32 Market St., Potsdam
Canton-Potsdam Gift Shop
50 Leroy St., Canton
P.O. Box 402, Hannawa Falls
Traditional Arts in Upstate New York (TAUNY) store
53 E. Main St., Canton
Maple Run Emporiums Inc.
49 Market St., Potsdam
Nolts Country Store
7189 state Route 812, Lowville
Marguerite’s Cranberry Emporium
7614 N. State St., Lowville
Cozy Country Corner
7608 North State St., Lowville
Bonaparte Candle & Gifts
7790 State Route 3, Harrisville
The Blue Bird Country Store
8311 state Route 26, Lowville
9882 state Route 12, Copenhagen
Croghan Candy Kitchen
9740 state Route 812, Croghan
Text by Lorna Oppedisano | Photos by Lauren Harrienger
For many, snowmobile culture is a way of life to beat the blues during long north country winters.
The dead of winter has the north country in its grips. Everything on the ground is some shade of gray or white. Any sign of life, save the occasional far-off bird call, has left the area. A bright, glaring sun shines down from the clear blue sky, a meek attempt at melting the heaps of snow, feet high in areas. But it’s no use. The burning ball in the sky is not a match for the crisp, almost biting, freezing winter air. It’ll be months before Northern New York breathes a gasp of warm, balmy air.
The conditions are perfect.
A machine roars to life in the distance. And then another. And another. Before long, a fleet of iron sleds races into view, caravanning across the gleaming paths carved into the snow, moving at speeds rivaling those of cars on a nearby county road. Perched atop the machines, the riders lean into the twists and turns of the trail. Each traveler is decked out from head to toe in layers of impenetrable snow gear. The sleds race in single file, and then, as suddenly as they appeared, they’re gone around the next bend, on to their destination.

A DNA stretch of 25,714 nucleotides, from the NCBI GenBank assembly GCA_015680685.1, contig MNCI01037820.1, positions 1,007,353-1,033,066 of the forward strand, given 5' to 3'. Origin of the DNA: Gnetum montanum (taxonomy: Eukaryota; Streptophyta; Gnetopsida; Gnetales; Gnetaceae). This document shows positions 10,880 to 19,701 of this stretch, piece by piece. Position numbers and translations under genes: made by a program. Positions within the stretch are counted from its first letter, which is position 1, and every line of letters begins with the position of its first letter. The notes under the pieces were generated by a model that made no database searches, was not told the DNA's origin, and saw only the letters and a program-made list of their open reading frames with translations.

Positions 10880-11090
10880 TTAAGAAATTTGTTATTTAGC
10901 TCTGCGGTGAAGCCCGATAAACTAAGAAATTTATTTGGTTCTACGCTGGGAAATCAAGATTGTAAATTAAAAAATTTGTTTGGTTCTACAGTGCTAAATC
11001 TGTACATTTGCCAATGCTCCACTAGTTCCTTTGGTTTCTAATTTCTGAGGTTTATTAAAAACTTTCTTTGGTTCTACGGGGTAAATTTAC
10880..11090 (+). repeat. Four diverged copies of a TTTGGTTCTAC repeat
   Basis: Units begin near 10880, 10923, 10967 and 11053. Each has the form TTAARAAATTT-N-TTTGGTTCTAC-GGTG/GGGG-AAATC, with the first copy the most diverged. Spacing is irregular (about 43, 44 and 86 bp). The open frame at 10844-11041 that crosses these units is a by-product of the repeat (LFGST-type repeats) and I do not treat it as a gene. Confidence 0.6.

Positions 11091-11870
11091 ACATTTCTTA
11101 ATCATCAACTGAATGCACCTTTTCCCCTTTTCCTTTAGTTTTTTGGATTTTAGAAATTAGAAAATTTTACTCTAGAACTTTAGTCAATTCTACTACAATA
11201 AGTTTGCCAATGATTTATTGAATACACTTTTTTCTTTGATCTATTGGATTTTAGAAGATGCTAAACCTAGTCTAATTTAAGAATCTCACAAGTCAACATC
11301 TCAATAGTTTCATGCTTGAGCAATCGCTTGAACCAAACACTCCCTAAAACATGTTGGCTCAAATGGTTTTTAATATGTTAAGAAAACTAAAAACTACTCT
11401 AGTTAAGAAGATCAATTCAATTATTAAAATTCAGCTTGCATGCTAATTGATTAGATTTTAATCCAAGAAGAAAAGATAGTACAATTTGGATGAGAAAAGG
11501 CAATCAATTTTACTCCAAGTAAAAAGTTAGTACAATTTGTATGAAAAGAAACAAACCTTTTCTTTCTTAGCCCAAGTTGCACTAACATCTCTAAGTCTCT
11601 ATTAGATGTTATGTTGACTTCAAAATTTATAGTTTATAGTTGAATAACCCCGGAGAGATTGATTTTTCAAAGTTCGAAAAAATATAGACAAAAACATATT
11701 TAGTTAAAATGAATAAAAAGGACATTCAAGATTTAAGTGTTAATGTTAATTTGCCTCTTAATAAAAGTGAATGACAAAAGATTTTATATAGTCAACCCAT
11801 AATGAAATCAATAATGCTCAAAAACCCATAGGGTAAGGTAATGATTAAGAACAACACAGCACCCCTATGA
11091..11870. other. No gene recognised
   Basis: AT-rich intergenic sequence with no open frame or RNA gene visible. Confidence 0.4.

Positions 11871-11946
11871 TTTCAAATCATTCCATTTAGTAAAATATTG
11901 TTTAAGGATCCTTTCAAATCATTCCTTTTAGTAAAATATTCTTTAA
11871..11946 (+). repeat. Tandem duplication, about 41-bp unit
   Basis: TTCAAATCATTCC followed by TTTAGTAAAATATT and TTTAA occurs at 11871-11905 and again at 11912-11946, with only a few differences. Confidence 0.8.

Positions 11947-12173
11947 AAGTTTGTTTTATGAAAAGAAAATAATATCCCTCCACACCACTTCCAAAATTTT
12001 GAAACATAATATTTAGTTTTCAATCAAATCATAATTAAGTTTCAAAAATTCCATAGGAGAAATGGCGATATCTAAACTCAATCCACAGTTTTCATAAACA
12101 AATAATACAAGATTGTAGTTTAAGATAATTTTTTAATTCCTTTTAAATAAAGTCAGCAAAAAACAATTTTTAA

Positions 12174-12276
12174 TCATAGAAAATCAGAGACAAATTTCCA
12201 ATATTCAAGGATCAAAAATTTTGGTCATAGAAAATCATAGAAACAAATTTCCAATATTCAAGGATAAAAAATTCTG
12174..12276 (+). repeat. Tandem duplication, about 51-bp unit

Welcome to snowmobile season.
Thrills are not my forte. Adrenaline usually just makes me dizzy. I bit the bullet once and tried a rollercoaster; I can safely say that I never want to be upside-down again in my life. I’m a legs-planted-firmly-on-the-ground type of woman.
A little more than a month ago, my editor mentioned the idea of ‘beat the winter blues’ as the cover story topic. Would I write it? Of course. Would I investigate the culture of snowmobiling? Definitely. Would I get on the back of a snowmobile for the first-hand, in-depth perspective? Gulp… sure. [Read more…]
Investments in gear, equipment can be costly, but worth it
By Lorna Oppedisano
Snowmobiling is a beautiful sport. It’s a fun sport. It’s a cold sport. It can be a dangerous sport. [Read more…]
Beat the winter blues with 10 Empire State destinations each within a reasonable trek of the north country [Read more…]
CLAYTON — The visit country star Alan Jackson made in 2009 to the Antique Boat Museum must have pulled on his heartstrings. He has donated a 1955, 29-foot Chris-Craft semi-enclosed boat to the museum’s collection.
The boat, Flat Top, named after the type of steel-string guitar commonly used by Mr. Jackson, is one of 36 of the model ever built by Chris-Craft. Flat Top is the only one of its kind that has been restored to original condition.